Shawl Geometry: Square with a Slit

This is the eleventh post (out of 16) in a series about different shawl shapes and how to knit them. The introduction post, which lays out the game plan can be found… thisaway.

Shawl Geometry: all the knit shawl shapes you could even need

Square with a Slit Center Out

A very basic variation on the basic worked-in-the-round square (the first square we talked about) is to work it flat. Working this shawl flat creates a slit from the center to hem, which means you can simply drape it over your shoulders, eliminating the need to fold part of it over, hiding part of your pattern.
This variation sits sort of like a cape in that it rests comfortably on your shoulders and doesn’t have a tendency to slide around.

To shape this shawl you still increase 8 stitches every other row in pairs of two with 1 stitch at either edge, but you work flat, and add border stitches.

To work this shawl top down (center to hem):
CO 11sts.
R1: P across.
R2: K1, [k1, yo, k1, yo, pm] 4x, k2.
R3: P across.
R4: K1, [k1, yo, k to marker, yo, sm] 4x, k2.
R5: P across.
Repeat R4&5 to desired dimensions.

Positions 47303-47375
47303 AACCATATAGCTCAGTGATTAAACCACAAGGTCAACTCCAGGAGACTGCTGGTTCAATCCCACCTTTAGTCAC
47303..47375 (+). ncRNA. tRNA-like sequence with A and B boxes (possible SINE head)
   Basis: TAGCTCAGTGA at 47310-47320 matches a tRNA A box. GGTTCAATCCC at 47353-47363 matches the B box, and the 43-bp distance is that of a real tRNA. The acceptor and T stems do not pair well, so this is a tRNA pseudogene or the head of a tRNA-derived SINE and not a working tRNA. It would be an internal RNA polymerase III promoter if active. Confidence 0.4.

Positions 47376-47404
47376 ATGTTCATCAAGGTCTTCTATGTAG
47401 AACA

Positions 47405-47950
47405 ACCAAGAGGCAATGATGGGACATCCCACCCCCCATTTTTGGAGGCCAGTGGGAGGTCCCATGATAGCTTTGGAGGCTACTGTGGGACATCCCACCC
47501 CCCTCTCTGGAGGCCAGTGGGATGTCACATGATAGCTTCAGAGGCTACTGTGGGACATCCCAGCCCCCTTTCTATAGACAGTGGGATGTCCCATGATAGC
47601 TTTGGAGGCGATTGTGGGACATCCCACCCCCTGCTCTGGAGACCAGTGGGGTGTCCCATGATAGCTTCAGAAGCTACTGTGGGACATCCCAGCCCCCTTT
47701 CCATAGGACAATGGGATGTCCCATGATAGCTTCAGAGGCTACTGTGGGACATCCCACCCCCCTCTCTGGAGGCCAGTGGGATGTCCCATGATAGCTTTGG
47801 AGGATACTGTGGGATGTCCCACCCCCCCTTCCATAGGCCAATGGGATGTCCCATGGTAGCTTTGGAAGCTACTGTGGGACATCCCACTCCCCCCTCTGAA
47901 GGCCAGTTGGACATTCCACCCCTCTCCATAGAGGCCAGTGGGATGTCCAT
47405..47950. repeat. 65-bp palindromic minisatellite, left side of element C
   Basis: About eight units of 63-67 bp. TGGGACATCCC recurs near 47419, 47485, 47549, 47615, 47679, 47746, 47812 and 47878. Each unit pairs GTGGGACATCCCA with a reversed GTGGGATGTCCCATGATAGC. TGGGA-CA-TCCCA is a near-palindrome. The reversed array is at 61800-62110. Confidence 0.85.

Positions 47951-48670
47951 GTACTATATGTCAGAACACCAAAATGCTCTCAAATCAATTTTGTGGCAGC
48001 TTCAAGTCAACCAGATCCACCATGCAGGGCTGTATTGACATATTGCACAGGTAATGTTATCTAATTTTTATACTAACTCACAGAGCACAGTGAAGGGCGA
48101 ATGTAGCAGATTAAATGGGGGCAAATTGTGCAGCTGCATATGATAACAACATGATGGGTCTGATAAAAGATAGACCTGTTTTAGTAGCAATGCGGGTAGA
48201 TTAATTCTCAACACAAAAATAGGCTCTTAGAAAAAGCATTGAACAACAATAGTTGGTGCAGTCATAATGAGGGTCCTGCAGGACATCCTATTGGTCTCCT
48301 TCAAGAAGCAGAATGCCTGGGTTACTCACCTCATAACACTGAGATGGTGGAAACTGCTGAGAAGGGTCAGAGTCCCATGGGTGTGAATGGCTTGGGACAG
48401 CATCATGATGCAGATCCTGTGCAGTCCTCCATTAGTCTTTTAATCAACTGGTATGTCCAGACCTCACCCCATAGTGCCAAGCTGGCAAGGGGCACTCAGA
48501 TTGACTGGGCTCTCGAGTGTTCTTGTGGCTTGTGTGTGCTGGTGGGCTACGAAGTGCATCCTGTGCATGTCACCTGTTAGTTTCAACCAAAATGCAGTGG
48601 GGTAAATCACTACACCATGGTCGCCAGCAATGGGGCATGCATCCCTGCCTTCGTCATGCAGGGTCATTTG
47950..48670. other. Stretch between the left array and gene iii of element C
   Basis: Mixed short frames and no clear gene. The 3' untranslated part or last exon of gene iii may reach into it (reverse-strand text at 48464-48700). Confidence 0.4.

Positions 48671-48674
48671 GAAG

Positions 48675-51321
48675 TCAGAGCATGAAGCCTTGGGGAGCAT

Bind off.

Square with a Slit Hem In

To work this shawl from the bottom up (hem to center):
Determine your final gauge, and decide how wide (from side to side, not corner to corner) you want your square to be.
Divide your desired width in half (this is how wide your shawl will be from hem to center).

1. [number of rows per inch] x [number of inches from hem to center] = [number of rows total]
2. [number of rows total] / 2 = [number of decrease rows] you divide by two because you decrease every other row
3. [number of decrease rows] x [8 stitches decreased per decrease row] = [number of stitches decreased] make sure this number is divisible by 8.
4. [number of stitches decreased] + [11 bind off stitches] = [number of stitches to cast on]

Cast on and decrease 8 stitches, in three pairs of two and 1 stitch at either edge, spaced evenly, every other row, until you have 19 stitches left on your needles, then work a final row of decreases before binding off.

So if you CO 59 sts:
    R1: P1, [p14, pm] 4x, p2.
R2: K1, [k1, ssk, k9, k2tog, sm] 4x, k2.
R3: P across.
R4: K1, [k1, ssk, k to 2 sts before marker, k2tog, sm] 4x, k2.
Repeat R3&4, until you have 19 sts on the needle.
R5: P across.
R6: K1, [k1, sk2p] 4x, k2.
Bind off.

The books this series spawned:
Shawl Geometry I: the math of shaping shawls for non mathy people
Shawl Geometry II: 16 more shawl shapes to design and play with
Shawl Geometry III: the relationships behind the numbers


The previous post: Rectangles
The next post: Circles with a Slit

Get All the Shawl Shapes You'll Ever Need

Collectively the Shawl Geometry Series of books cover 75 shawl shapes from beginner to advanced, plus shawl shaping principles and theory. If you’ve enjoyed this blog post then check out the books, they cover enough shawl shaping to keep you happily knitting for a lifetime or two.

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